Riyadh (AFP) - Saudi Arabia said on Monday that it captured three Iranian Revolutionary Guards aboard an explosive-laden boat heading to an oil platform in the Gulf, further ratcheting up tensions in the region.
Iran said the three people detained were fishermen.
The Saudi statement came three days after it said the incident occurred in the Marjan oil field, and two days after Iran accused the Saudis of shooting one of its fishermen in the Gulf waters which divide their two countries.
Relations between Saudi Arabia and Iran were already strained but escalated after Saudi Arabia, the United Arab Emirates and other allies cut ties with Qatar two weeks ago.
They accuse Doha of supporting extremist groups, including some backed by Iran, "that aim to destabilise the region".
Last week, Iranian Foreign Minister Mohammad Javad Zarif called for a permanent mechanism in the Gulf to resolve crises like the diplomatic and economic isolation of Qatar.
The three guards "are now being questioned by Saudi authorities," the information and culture ministry said in its statement.
"It is clear this was intended to be a terrorist act in Saudi territorial waters designed to cause severe damage to people and property," the ministry said.
In Iran, Majid Aghababaie, head of border affairs at the interior ministry, said the three detained were fishermen from the southern Iranian port of Bushehr.
"There is no proof that they are military personnel," he said, in remarks carried by the ILNA news agency.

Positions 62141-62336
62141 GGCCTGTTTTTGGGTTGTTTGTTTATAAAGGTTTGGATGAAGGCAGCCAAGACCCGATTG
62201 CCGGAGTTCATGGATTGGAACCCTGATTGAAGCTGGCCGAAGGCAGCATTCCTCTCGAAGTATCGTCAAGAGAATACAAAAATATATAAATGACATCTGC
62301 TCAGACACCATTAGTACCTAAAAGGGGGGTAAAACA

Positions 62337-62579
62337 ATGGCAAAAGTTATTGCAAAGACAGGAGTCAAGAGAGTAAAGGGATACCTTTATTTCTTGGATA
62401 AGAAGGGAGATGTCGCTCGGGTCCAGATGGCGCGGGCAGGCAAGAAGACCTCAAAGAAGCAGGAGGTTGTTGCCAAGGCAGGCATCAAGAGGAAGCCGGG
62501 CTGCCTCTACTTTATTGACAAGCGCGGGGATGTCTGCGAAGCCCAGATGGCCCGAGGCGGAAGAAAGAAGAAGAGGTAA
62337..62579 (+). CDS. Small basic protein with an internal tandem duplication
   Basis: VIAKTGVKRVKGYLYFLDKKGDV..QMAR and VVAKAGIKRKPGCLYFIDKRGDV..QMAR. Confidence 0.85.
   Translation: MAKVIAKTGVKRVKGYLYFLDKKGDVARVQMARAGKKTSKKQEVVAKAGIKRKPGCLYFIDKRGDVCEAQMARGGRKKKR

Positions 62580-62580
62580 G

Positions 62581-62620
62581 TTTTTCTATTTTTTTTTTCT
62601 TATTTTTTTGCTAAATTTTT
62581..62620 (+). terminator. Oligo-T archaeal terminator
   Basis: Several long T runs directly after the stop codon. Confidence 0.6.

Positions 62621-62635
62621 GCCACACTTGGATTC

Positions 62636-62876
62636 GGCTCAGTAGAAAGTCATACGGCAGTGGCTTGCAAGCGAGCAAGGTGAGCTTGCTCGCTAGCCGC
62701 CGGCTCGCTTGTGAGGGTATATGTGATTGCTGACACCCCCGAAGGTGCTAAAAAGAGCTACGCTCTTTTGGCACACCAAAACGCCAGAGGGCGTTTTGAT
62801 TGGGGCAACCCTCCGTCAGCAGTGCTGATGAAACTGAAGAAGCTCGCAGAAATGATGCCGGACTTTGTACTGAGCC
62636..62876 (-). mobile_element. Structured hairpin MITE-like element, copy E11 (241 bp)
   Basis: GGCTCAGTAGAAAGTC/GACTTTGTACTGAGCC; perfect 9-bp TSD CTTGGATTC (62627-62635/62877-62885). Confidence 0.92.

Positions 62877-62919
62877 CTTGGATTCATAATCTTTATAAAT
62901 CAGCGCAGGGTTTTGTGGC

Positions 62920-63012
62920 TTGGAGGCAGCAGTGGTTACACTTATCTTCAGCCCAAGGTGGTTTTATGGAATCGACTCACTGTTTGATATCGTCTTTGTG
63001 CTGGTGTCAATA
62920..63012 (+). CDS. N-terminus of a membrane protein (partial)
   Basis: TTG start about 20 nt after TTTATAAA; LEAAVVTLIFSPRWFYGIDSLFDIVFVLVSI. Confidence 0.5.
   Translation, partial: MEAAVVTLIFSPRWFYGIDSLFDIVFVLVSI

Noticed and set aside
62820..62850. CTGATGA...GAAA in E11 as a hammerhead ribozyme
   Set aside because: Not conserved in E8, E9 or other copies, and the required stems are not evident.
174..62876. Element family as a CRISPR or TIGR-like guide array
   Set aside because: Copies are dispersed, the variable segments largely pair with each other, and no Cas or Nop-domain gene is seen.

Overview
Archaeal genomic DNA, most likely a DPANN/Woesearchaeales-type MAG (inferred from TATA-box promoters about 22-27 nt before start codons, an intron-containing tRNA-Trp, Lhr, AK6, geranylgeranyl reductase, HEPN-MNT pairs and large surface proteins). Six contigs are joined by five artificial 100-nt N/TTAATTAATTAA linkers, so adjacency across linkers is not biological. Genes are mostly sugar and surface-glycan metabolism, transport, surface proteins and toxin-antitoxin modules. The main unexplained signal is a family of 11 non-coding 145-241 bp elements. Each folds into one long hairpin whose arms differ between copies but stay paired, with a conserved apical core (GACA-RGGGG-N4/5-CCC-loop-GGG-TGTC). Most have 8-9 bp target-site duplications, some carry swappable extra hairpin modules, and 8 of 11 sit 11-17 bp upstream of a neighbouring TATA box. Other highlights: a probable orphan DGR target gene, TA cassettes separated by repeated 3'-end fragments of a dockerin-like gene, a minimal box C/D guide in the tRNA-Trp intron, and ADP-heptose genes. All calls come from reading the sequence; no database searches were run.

Saudi Arabia has said it seized weapons from a boat captured in the Marjan field at about 8:30 pm on Friday.
It said the navy fired warning shots when three small boats entered Saudi territorial waters and headed at high speed towards the platforms.
That statement made no mention of explosives and did not detail what type of weapons were found, though it said they were for "subversive purposes".
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That statement also made no mention of arrests but said the boats bore "red and white flags". Two of the boats got away, it said.
On Saturday, Iran accused the Saudi coastguard of killing one of its fishermen after two fishing boats may have strayed into Saudi waters.
Saudi Arabia regularly accuses Shiite-dominated Iran of interfering in Arab countries, and has suggested it is linked to instability in the kingdom's east, where minority Shiites live.
Iran's Revolutionary Guard Corps in turn has accused Saudi Arabia of involvement in June 7 attacks in Tehran, when gunmen and suicide bombers attacked the parliament complex and the shrine of revolutionary leader Ayatollah Ruhollah Khomeini.
Seventeen people were killed in the attack claimed by the Islamic State group.
Saudi Arabia's announcement of the Guards' capture coincided with visits to the kingdom by Iraq's Prime Minister Haider al-Abadi, and Sudan's President Omar al-Bashir.
Saudi Arabia has been trying to cement its ties throughout the Muslim world against the backdrop of higher tensions with its Iranian rival.